### Re: What friction is experienced by a car when its brakes are off?

Date: Mon Jan 8 16:14:29 2007
Posted By: Joel Chapman, Undergraduate, Mechanical Engineering, NC State
Area of science: Physics
ID: 1167608809.Ph
Message:
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Reference:
Hibbeler, RC "Engineering Mechanics:  Statics", Tenth Edition p424-427

For a vehicle which has the brakes disengaged and the clutch out, the
things which will resist motion are friction within the axles and any parts
which the axles touch, air resistance, and rolling resistance.  I think
that since you're traveling at relatively low speeds on this conveyor belt,
you can neglect air resistance for the most part.  Air resistance is a
function of the speed of the object on the conveyor, and it would also act
to slow the conveyor belt itself if the plane is not slipping or rolling,
and these are complex things to deal with which are not really causing that
much of a change to begin with, so just neglect air resistance.

So, I think you should focus on the friction acting on the axles, and the
rolling resistance.  Friction within the axles is denoted as "mu" (looks
like a u), and for your case with wheels, the moment (or torque) required
to overcome this friction is R*r*u, where R is the radius of your tire, r
is the radius of the axle, and u is "mu", the friction on the axle.  Once
you exceed this torque, however, the frictional force does not increase, so
running the conveyor belt faster will not increase your speed.  However, if
you do not exceed this torque, the plane will not roll at all (assuming
that the tires do not slip on the conveyor).

Rolling resistance also comes into play.  Since the tires deform, there are
forces which are required to deform the tires (force of deformation), and
also a force which is caused by the tire expanding back into shape (force
of restoration).  However, the force of deformation is always greater (yes,
always) than the force of restoration, so this causes a resistance to
motion.  The force acts horizontally (that is, tangent to the surface and
tangent to the bottom of the tire), and the force required to overcome it
is approximately W*a/r  where W is the weight of the plane, a is the
horizontal distance between where the tire first deforms and the center of
the tire, and r is the natural outer radius of the tire.  Once this
required force is exceeded, however, the resistance does not increase.  It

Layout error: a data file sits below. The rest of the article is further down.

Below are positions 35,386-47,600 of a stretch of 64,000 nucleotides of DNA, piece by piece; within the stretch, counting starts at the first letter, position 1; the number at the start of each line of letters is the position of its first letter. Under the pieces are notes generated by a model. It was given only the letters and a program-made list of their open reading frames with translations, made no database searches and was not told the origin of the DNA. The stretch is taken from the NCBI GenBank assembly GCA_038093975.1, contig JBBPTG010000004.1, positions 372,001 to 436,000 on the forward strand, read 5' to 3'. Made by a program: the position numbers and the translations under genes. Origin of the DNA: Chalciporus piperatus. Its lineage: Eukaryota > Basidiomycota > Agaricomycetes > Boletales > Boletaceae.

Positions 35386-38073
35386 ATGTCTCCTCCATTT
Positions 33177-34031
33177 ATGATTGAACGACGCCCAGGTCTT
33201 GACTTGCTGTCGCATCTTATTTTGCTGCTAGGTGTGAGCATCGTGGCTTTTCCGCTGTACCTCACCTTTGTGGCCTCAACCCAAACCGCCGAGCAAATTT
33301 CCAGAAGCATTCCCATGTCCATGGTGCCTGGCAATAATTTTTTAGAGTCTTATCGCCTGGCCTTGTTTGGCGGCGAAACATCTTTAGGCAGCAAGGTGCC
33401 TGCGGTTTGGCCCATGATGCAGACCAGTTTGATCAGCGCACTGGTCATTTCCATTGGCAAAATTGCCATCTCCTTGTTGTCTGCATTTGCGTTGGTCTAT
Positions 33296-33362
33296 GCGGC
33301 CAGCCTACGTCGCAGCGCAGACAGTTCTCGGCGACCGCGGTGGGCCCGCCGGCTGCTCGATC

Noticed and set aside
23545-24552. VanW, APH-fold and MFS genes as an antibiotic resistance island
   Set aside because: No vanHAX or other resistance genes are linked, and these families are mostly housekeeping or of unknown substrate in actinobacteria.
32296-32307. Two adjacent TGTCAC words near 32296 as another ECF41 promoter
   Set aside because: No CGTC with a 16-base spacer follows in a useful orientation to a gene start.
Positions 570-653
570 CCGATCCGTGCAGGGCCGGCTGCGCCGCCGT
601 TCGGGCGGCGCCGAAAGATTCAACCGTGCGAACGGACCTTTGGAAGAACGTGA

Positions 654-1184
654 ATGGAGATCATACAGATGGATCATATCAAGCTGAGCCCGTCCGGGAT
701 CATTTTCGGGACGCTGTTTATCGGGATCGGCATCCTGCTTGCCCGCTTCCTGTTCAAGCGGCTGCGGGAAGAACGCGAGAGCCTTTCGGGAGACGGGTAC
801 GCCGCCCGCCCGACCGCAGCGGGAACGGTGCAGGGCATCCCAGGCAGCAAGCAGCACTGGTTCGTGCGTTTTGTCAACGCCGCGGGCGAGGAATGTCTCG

acts just like friction in that it will match any force up to the required
force to overcome it, but will not increase past that required force.  Do
not forget that for an object with multiple tires/wheels, you must treat
each wheel individually due to the fact that there are different weights
supported by those tires/wheels...

However, since these frictions are constant, try to get a general idea of
how big these forces are for the plane you are trying to build.  The one
that will be the determining factor is the larger one.  If the rolling
resistance is really high, even if the axles are frictionless, the wheels
still will not roll.  If there is no rolling resistance, but the friction
in the axles is really high, the wheels will not roll.  Find the larger of
the two frictions, find (or approximate) a set value, and then use that as
a constant number within the program.  If the force caused by the conveyor
belt is less than this number, there will be no rolling of the plane's
wheels.  If the force is greater than this number, the force put out by
these resistances will still not exceed that number.

Note that F=m*a and T=f*d.  So, when you're trying to figure out how fast
the plane will accelerate, you must take the force (resistance) and the
mass of the plane into account.  If you have a rolling resistance, the
required TORQUE is f*d (that's the force times the radius of the wheel, in
this case).  Torque is not simply force, so do not forget that!

Also, technically, the friction the axles would be higher when the wheels
are not rolling than when they are rolling.  So, up until the wheels roll,
you have a high resistance, but once the wheels roll, the friction force
actually drops, and the force output by that friction is actually lower.
You  may want to take this into account in your program!

I hope this helps you out!

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